You may have heard it,
from me or from someone else, that at one point in my life I was writing, or supposed to be writing, a PhD dissertation on Luigi Pirandello, the Italian author of some 28 plays and 241 stories (Le Novelle per un anno ).
It was in the sixties. Your grandmother, BM, and I, that is my wife, Josée, had been married for just a few years and we were living in Europe where I was mostly reading Pirandello’s plays and stories and helping Josée with our then three small children (M and S, Natacha wasn’t born yet).
Why didn’t I ever complete the dissertation? (Why haven’t I ever written a book?) It’s not for lack of words and ideas. I just never seem to reach the point in my thinking where I can stop and put it all down in a form that will be like an end to my thinking, in this case my thinking about Pirandello.
Couldn’t do it and still can’t. Still writing, but I don’t seem to ever reach the point where I can stop, publish, and move on to something else. And I’m always writing about the same thing, telling the same story, or rather the same idea, never seem to move on to something else. But isn’t that true of most writers? They have just one book in them and they write it over and over again. It’s certainly true of Louis Lamour, and perhaps also of Charles Dickens,, although I’ll have to reread him first.
Does all this sound like an excuse for not having done something? But think about it. Life is a flowing river and in order to capture it, say in a book, like catching a swimming fish, the flow has to stop and the fish, what, to stop swimming and die. So completed books (and dissertations) are like deaths of thinking?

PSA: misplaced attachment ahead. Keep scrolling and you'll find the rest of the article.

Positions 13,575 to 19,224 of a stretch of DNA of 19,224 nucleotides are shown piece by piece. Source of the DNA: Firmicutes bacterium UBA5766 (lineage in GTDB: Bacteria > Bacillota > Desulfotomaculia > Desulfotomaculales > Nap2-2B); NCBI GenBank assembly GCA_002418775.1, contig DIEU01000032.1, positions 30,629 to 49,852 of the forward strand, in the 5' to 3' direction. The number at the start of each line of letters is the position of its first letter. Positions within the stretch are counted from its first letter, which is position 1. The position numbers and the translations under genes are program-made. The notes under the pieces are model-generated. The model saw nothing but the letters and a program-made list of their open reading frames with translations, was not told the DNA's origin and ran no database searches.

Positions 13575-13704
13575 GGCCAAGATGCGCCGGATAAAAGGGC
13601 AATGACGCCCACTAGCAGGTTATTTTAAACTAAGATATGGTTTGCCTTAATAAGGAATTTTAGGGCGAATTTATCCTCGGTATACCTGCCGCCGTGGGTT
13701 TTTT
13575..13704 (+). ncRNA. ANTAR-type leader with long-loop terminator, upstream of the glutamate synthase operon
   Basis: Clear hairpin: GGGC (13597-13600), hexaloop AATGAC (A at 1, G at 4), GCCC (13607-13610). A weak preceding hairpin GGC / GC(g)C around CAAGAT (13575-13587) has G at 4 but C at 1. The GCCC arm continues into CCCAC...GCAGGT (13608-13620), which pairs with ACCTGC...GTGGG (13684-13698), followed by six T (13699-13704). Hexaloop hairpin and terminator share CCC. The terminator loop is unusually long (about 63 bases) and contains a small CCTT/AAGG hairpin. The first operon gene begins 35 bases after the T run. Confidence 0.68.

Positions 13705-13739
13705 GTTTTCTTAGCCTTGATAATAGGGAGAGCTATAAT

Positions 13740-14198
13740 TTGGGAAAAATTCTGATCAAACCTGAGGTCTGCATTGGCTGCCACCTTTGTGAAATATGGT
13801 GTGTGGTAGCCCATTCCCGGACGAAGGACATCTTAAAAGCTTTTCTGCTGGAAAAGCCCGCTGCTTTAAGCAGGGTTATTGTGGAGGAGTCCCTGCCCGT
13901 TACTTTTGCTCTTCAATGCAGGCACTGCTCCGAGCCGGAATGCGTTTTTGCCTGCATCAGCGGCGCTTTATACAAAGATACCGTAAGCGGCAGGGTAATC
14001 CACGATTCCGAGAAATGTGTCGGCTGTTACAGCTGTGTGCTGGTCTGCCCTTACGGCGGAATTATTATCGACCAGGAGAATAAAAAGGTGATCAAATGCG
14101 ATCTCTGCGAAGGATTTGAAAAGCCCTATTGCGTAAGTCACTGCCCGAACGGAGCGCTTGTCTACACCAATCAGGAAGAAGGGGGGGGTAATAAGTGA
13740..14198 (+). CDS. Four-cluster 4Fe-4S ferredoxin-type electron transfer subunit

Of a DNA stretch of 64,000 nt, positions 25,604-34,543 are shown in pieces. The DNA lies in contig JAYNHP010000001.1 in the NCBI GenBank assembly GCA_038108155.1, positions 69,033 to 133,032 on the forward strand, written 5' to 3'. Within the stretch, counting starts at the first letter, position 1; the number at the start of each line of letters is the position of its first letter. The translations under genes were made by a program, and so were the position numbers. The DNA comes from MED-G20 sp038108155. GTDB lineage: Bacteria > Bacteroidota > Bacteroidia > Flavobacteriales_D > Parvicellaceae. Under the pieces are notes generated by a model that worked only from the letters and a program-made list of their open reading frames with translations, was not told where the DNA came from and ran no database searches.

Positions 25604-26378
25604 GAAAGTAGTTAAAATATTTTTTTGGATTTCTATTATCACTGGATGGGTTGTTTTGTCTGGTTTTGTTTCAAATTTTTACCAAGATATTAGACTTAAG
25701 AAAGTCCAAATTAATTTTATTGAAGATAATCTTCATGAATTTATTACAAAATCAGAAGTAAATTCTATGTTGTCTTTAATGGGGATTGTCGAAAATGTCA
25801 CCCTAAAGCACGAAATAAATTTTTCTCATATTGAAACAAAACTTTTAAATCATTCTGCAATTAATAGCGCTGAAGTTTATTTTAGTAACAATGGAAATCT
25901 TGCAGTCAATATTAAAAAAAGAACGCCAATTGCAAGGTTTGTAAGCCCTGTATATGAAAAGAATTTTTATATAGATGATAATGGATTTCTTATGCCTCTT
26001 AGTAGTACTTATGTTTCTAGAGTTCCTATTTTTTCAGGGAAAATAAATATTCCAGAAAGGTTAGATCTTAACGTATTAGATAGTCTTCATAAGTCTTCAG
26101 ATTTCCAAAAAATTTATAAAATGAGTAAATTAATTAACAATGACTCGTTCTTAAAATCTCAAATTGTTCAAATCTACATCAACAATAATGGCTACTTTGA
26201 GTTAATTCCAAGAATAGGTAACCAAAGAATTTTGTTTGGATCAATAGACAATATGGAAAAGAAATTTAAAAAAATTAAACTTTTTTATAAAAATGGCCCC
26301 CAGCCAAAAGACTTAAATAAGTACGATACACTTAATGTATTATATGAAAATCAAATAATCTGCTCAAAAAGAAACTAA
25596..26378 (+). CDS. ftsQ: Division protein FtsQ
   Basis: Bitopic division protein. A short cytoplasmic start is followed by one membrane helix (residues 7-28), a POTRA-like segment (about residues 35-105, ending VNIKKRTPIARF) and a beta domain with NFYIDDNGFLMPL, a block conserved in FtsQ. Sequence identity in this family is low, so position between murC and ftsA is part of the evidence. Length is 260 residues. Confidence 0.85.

In respect to Pirandello, and he would be the first to say it, there are at least as many Pirandellos as there are readers of his works. And a lot more than that because in my own case he would change as I changed while living and reading him. So almost from day to day I was many different readers, making him many different writers? Could I have caught him, seized hold of him in my dissertation? Well yes but it wouldn’t have been him, anymore than the wall mounted fish or butterfly be the fish or butterfly.
Do you want to know where all this came from, how I got started thinking once again about Pirandello just this morning while lying in bed, some 45 years after visiting Pirandello’s birthplace in Agrigento, Sicily? Well it was a passage from his play, Henry IV, that I remembered, or rather have never forgotten, about how if you were to be beside another and look into his eyes… the person who entered wouldn’t be you, but someone you didn’t even know.
But I didn’t have to remain with my faulty memory because now there is Google, and after mentioning the passage to Josée over our morning coffee, I went to my Mac laptop and googled Henry IV and found the passage, reread it and found it no less powerful today than it was in 1967 when I first encountered it. Here it is: